Our #FoundlingPortraitsCampaign is in full swing, raising money so we can give a face to the 25,000 faceless Foundling children, given into the care of the Foundling Hospital between 1741 and 1954.
Reaching our goal of £15,000 by 31 July will mean we can commission five leading photographers to create portraits of some of the remarkable men and women who make up the last generation of Foundling pupils admitted to the care of the Hospital in the 1940s and 50s – the last living connection to our 300-year history. These portraits will be added to our collection, to hang alongside the great 18th-century portraits and to continue the story of great artists supporting young lives.
But just who will be the five exceptional artists to undertake the photography commission if we reach our target? Our impressive line-up is made up of Wolfgang Tillmans, Eileen Perrier, David Moore, Jillian Edelstein and Mahtab Hussain.
Wolfgang Tillmans is a German photographer. His diverse body of work is distinguished by observation of his surroundings and an ongoing investigation of the photographic medium’s foundations. Tillmans was the first photographer – and also the first non-British person – to be awarded the Tate annual Turner Prize. He has also been awarded the Hasselblad Award, the Royal Photographic Society’s Centenary Medal, the Royal Academy Summer Exhibition’s Charles Wollaston Award, The Culture Prize of the German Society for Photography, and is an Academician of the Royal Academy of Arts.
Eileen Perrier comes from a cultural background of Ghanaian and Dominican descent, which has presented her with questions around identity, diversity and placement. Her work has been widely exhibited since 1999, including The Photographers’ Gallery, Tate Britain, The Whitechapel Gallery, the touring exhibition Africa Remix – which included the Hayward Gallery, and The Centre Pompidou. Perrier is currently a Senior Lecturer in Photography at The University of Westminster.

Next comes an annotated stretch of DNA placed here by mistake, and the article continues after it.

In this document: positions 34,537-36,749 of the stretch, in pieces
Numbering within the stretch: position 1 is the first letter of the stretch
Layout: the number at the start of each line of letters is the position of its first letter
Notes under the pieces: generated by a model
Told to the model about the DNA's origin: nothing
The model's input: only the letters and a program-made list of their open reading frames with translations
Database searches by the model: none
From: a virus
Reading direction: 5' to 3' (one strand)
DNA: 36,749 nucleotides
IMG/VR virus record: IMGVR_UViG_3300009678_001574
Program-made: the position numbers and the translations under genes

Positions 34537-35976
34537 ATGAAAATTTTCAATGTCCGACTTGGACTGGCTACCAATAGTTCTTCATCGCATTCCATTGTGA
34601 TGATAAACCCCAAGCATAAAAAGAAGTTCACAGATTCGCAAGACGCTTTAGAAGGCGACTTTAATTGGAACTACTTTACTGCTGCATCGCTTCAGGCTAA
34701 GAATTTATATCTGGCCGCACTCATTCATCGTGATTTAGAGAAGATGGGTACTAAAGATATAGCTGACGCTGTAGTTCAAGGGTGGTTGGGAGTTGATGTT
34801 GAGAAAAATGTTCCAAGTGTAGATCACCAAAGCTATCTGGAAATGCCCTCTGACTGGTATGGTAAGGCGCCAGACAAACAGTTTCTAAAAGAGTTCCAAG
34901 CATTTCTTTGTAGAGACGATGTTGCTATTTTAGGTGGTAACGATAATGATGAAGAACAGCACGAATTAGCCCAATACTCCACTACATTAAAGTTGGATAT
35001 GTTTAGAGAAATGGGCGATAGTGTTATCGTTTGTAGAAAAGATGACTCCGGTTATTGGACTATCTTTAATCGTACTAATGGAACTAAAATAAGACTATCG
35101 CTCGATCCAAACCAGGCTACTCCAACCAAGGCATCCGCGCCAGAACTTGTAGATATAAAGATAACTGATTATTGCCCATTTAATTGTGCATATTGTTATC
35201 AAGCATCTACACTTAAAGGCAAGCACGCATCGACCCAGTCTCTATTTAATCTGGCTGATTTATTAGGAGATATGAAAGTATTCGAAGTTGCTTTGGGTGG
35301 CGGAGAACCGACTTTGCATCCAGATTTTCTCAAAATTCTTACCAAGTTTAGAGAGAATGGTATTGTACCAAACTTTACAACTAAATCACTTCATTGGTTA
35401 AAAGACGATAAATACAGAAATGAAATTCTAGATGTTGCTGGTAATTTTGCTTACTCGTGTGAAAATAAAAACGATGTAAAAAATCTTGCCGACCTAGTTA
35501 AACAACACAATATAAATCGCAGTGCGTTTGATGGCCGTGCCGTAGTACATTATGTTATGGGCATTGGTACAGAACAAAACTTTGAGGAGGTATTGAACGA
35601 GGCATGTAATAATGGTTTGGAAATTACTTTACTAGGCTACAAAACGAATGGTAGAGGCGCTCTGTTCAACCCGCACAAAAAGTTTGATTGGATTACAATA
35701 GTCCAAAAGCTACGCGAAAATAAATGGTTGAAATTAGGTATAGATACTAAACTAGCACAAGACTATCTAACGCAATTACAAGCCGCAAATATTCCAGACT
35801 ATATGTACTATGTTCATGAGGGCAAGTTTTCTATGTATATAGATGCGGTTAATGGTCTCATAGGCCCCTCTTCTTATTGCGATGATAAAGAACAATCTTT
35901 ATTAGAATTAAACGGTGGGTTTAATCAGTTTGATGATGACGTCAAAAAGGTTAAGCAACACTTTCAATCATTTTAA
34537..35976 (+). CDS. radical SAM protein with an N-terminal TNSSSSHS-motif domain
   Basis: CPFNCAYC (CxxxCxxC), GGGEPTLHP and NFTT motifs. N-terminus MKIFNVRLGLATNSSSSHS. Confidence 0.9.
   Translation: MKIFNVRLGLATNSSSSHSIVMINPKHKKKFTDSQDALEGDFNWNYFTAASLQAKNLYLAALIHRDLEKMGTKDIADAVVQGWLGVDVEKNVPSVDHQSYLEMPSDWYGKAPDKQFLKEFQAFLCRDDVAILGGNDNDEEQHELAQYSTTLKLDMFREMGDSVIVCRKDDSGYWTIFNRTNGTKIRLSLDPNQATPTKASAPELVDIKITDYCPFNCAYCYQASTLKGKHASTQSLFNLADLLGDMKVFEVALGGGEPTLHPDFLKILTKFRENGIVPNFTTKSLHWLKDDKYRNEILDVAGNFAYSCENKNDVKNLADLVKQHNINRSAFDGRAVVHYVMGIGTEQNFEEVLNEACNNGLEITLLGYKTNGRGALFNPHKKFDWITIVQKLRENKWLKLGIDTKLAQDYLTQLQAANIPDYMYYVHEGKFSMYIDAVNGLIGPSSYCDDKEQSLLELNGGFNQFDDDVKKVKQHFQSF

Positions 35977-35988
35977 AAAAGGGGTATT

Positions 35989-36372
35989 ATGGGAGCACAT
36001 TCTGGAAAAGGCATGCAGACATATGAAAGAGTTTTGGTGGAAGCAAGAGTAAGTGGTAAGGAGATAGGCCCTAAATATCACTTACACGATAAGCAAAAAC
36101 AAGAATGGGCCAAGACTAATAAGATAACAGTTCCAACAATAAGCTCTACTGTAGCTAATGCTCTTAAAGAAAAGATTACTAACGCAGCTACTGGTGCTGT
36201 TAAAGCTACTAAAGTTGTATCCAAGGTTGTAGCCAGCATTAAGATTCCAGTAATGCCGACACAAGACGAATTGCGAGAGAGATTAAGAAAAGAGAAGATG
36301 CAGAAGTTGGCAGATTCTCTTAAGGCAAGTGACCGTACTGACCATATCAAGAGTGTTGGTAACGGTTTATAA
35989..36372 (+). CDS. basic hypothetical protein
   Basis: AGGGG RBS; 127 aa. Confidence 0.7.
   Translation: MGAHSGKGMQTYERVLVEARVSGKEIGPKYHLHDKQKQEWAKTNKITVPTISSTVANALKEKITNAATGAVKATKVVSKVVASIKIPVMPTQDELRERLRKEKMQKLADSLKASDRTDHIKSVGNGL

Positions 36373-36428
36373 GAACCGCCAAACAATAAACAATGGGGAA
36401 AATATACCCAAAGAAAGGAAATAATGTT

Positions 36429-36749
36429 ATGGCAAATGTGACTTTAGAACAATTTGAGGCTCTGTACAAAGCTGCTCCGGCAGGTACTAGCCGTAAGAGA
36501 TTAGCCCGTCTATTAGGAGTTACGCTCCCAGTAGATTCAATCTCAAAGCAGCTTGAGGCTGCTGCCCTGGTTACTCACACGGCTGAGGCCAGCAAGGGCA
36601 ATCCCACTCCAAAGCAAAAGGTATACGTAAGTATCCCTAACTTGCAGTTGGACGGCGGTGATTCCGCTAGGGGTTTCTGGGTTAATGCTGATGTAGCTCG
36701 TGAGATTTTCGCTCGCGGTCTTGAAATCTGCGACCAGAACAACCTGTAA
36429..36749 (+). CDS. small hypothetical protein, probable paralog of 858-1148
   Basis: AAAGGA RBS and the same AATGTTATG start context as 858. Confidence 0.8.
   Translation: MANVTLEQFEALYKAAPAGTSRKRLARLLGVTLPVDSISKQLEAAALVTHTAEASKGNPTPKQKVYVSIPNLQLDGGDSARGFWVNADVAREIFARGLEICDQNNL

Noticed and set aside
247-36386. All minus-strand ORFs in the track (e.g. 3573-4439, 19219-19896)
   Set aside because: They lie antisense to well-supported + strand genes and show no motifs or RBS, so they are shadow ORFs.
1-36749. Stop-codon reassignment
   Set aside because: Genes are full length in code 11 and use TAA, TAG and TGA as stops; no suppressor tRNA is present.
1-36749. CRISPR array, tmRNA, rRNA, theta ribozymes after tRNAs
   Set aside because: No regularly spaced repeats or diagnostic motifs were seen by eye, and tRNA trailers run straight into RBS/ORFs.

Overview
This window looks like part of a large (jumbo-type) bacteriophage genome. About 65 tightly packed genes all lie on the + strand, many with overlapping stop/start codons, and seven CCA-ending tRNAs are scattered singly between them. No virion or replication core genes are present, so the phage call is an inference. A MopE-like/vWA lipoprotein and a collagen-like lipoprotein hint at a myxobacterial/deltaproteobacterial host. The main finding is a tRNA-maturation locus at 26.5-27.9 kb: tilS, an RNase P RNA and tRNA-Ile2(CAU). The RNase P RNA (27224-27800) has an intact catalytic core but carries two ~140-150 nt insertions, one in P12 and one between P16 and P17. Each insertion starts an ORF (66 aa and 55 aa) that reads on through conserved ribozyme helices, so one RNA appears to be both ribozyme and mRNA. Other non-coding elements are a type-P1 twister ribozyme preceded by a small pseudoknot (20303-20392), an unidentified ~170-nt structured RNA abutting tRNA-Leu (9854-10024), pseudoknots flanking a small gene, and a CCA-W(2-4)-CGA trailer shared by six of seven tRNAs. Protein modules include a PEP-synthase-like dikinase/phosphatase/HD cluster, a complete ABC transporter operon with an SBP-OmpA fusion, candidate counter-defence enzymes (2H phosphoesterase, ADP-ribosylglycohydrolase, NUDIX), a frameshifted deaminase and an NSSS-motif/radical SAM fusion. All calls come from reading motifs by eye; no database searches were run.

British social commentary artist, Mahtab Hussain, uses photography to explore the important relationship between identity, heritage and displacement. His themes develop through long-term research articulating a visual language that challenges the prevailing concepts of multiculturalism.
David Moore is a London based photographic artist using and interrogating documentary modes. Described as a ‘Northern Eggleston’ by the writer, Sean ‘o’ Hagan, his current practice addresses agency and a critique of documentary as a genre using installation and theatre as a means posing questions around the production of knowledge through photography. He has exhibited and published internationally and has work held in public and private collections. He is the Course Leader of MA Documentary Photography and Photojournalism at the University of Westminster
Award-winning, London based Jillian Edelstein captures the ordinary and the extraordinary through her photography. She began working as a press photographer in Johannesburg, South Africa. Her portraits have appeared internationally in publications including The New York Times Magazine, Vanity Fair, Vogue, GQ and Esquire. She is currently working on several photographic projects including a film documentary about the screenwriter Norman Wexler.